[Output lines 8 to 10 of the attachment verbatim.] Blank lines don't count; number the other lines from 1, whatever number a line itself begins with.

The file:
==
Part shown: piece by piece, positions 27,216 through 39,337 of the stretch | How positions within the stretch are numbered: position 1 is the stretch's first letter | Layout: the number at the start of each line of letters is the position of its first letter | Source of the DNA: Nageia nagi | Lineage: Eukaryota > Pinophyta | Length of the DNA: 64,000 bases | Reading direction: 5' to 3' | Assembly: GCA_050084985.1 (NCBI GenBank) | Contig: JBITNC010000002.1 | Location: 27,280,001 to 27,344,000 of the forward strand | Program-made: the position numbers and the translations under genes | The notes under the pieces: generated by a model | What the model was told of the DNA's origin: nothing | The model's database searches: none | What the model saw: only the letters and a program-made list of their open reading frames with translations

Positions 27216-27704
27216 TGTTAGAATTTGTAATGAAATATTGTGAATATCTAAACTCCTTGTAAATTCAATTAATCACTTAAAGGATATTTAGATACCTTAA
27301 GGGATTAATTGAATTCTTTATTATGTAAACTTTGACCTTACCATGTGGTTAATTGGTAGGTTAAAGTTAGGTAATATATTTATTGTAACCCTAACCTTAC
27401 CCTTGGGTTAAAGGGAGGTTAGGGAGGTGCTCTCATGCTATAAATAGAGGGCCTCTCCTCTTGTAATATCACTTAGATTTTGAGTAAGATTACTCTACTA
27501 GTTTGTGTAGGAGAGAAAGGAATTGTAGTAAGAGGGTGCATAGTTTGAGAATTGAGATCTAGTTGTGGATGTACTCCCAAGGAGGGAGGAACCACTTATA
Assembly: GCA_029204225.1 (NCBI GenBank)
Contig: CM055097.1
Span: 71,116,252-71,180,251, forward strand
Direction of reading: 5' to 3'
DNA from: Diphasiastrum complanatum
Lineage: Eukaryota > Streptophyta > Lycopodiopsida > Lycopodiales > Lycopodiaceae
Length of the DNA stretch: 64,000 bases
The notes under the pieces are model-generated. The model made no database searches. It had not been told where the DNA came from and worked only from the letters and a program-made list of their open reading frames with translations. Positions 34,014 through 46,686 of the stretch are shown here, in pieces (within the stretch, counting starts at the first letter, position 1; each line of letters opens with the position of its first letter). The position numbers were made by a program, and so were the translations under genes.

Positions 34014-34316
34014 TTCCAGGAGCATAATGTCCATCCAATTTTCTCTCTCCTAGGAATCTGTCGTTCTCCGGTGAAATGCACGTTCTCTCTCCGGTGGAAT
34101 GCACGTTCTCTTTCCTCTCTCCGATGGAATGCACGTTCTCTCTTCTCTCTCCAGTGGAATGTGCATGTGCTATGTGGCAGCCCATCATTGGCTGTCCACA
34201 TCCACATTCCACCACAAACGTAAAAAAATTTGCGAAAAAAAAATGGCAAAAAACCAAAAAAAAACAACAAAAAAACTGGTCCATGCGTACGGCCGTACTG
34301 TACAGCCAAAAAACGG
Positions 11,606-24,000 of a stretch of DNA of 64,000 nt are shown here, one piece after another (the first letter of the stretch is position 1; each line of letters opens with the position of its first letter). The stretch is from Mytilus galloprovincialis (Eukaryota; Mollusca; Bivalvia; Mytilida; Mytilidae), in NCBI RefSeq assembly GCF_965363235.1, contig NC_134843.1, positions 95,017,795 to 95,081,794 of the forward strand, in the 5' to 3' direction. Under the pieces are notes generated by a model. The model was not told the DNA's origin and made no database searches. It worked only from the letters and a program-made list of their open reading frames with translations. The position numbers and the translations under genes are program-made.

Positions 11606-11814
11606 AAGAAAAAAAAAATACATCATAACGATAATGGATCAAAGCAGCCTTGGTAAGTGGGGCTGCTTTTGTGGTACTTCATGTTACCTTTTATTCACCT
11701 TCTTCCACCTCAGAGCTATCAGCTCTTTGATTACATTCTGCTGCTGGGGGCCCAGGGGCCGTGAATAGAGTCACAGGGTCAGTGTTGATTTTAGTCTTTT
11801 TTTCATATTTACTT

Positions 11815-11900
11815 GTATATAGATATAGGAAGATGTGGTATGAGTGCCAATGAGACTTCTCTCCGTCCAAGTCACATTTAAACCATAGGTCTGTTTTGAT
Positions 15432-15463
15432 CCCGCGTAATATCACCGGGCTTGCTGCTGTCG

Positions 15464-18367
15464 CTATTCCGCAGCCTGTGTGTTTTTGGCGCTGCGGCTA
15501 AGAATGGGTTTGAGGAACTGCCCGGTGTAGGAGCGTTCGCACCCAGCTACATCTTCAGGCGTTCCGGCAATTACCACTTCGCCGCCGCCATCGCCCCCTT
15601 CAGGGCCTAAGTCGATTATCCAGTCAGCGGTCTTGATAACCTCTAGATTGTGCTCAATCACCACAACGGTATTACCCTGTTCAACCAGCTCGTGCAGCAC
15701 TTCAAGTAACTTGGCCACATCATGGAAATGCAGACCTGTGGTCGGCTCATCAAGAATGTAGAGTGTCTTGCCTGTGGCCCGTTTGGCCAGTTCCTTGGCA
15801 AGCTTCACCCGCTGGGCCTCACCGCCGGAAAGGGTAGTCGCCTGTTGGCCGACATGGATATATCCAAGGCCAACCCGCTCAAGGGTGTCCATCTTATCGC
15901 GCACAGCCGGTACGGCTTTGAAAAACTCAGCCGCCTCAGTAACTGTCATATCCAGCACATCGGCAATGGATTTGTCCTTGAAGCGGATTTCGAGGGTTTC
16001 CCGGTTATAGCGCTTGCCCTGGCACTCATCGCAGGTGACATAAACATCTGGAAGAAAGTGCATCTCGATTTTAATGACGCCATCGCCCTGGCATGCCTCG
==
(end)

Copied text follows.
Contig: CM055097.1
Span: 71,116,252-71,180,251, forward strand
Direction of reading: 5' to 3'